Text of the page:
How to be a Hero Today While Sitting at Home


How to be a Hero Today While Sitting at Home
There is a village far, far, away, with a name none of us can pronounce in a part of the world we...

There is a village far, far, away, with a name none of us can pronounce in a part of the world we know nothing accurate about.  In that village a boy lives with his angry abusive uncle because his parents were killed two years ago in a mortar attack.  A mortar attack is the kind of experience most of us will never understand.  This boy understands it all too well.  For the first time in his life last year he went to school, but three months ago his school was destroyed by a mortar attack.  His Uncle talks hate all day long.  His Uncle’s friends do too.  As a boy, he is filled with fear and anger.  As an adult it’s hatred through and through.

We get this – sort of.  But most of us take comfort in thinking “we” are better than that.  We are different.



In the town you’ve lived in all your life, just down the street, or maybe a few miles away lives a boy.  He’s learning from his father it’s OK to hit women.  He knows not to use the “N” word at school, but it’s common vernacular at the dinner table.  His father has been out of work for two years and he’s angry and ashamed.  It’s because of those other people, you name it, mexicans, blacks, orientals…  They are hungry a lot of the time, literally.  Sometimes his mom has to go to the foodbank and his father belittles and shames her for it.  This boy has started ditching school because he gets beat up and bullied almost everyday he goes.  No one cares.  As a boy he’s scared and filled with anger.

Who do you think he becomes as an adult?

Not all hateful, angry, fearful people grow up to be terrorists.  But some do and other’s grow up to be mass murders that kill children in schools or people in malls and theaters.  Some become rapists.  Others become the abusers of future generations who breed more abusers.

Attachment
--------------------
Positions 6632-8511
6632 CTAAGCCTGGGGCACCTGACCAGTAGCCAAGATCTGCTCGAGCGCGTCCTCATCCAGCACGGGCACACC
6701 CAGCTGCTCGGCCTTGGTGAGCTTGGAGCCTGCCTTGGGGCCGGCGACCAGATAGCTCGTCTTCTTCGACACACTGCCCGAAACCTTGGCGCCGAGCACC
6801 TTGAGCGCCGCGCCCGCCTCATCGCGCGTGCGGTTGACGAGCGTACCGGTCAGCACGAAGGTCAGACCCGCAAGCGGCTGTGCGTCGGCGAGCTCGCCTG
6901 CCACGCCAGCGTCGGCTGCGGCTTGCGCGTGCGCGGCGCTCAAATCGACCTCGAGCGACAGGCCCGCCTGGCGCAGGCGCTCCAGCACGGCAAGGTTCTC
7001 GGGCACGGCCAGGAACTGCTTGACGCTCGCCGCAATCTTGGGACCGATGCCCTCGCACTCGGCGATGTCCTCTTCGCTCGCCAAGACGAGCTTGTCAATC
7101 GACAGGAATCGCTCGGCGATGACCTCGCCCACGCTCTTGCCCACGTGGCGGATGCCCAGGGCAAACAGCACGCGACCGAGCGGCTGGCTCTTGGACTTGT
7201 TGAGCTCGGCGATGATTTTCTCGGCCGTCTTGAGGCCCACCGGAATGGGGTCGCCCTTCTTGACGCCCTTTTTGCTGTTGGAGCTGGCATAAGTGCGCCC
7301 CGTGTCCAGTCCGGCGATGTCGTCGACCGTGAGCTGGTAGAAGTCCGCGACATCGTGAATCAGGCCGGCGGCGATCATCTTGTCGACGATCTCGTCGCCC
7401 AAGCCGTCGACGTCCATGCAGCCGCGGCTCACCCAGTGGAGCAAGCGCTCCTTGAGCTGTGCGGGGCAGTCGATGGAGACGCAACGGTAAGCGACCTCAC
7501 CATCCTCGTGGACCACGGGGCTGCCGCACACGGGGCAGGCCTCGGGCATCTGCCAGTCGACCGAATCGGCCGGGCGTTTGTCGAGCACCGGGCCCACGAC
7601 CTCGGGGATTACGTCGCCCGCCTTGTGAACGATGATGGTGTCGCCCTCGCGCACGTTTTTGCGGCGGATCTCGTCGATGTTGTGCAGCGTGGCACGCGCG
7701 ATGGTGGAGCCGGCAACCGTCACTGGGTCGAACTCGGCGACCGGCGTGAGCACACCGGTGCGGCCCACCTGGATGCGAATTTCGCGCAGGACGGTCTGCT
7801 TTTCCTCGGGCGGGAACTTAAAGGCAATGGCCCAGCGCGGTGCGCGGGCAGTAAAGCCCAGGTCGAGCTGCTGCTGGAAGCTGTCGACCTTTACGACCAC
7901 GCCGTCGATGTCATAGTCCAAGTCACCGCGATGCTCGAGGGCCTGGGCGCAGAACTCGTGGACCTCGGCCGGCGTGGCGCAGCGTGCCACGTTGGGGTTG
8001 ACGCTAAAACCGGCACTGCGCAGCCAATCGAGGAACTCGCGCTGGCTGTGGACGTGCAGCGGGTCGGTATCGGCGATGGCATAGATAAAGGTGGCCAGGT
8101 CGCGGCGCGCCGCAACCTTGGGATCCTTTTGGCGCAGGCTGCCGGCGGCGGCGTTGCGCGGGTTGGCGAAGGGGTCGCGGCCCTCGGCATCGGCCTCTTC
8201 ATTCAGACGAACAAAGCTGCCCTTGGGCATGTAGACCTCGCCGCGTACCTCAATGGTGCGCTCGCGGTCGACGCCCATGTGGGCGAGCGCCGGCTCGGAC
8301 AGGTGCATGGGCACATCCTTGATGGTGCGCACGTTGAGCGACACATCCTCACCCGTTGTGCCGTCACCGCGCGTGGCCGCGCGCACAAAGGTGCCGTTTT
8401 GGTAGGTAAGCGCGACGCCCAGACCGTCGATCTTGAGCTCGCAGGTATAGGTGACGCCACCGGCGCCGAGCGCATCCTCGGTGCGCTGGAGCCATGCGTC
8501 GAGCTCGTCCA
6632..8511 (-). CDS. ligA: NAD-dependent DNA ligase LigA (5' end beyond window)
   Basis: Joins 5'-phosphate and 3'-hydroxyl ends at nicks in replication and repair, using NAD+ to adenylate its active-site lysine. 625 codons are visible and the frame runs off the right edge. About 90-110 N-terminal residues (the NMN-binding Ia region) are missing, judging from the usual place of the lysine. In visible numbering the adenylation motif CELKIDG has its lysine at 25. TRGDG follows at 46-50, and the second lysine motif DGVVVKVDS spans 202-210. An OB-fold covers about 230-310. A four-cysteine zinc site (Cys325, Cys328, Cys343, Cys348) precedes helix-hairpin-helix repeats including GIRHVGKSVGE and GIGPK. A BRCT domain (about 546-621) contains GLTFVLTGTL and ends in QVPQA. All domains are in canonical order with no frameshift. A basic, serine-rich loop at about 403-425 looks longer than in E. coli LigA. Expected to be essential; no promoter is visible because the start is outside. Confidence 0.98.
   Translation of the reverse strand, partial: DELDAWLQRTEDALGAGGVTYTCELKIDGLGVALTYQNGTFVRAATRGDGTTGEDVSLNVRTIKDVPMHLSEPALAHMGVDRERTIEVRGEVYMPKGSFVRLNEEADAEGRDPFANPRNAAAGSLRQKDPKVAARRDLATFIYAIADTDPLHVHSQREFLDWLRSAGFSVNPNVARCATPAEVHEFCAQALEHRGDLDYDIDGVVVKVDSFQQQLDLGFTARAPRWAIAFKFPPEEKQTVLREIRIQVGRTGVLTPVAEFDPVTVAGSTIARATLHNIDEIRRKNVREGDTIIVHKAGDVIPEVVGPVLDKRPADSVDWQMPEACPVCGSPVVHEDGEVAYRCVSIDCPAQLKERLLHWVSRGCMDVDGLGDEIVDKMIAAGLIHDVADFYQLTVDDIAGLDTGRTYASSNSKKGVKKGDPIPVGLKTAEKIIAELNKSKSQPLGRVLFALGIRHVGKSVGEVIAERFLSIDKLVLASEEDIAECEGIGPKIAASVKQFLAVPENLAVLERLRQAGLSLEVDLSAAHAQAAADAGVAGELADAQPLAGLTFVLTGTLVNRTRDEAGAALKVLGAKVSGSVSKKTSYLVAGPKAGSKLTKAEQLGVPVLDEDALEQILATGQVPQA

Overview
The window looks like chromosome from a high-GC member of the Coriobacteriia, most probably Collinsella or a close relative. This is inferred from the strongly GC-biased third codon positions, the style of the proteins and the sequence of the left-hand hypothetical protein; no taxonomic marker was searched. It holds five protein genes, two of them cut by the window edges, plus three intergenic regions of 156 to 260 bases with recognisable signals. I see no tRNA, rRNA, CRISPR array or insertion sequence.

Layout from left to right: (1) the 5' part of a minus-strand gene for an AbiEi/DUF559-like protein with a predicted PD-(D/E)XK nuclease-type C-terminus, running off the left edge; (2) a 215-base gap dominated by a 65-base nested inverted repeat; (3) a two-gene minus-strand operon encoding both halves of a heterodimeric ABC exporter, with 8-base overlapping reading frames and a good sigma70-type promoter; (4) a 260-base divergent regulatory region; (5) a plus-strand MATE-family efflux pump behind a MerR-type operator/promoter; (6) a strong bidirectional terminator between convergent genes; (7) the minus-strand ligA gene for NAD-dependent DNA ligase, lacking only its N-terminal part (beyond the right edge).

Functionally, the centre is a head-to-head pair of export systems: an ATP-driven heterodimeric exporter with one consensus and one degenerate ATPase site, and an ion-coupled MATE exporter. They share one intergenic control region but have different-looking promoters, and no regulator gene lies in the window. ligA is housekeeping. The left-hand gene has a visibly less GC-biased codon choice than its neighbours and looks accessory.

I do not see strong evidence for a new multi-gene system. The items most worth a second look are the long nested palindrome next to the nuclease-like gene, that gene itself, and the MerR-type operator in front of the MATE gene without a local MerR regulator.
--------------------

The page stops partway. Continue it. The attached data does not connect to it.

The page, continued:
You and I sitting in our homes watching the news, cannot possibly understand the mindset that drives the kind of behavior makes the headlines.  When I say do not rush to judgement, I’m not suggesting these acts of violence are not worthy of being judged for the horrific crimes they are.  I’m simply saying the world is a complex place and trust me, you don’t want to understand those complexities.  Understanding wouldn’t make you feel better, or safer.

When our sense of safety is threatened we lose our sense of rationality.  Quite literally, being afraid makes you a little, or alot crazy.  And guess what.  We’re all afraid and we’re all a little more afraid today than we were yesterday and the truth of the matter is maybe we should be afraid.

It’s natural and quite possible appropriate to be terrified.  That is the product of a terrorist act.

But if you want to be the hero today, be afraid, and let it be just that FEAR.

This article was originally published at . Reprinted with permission.
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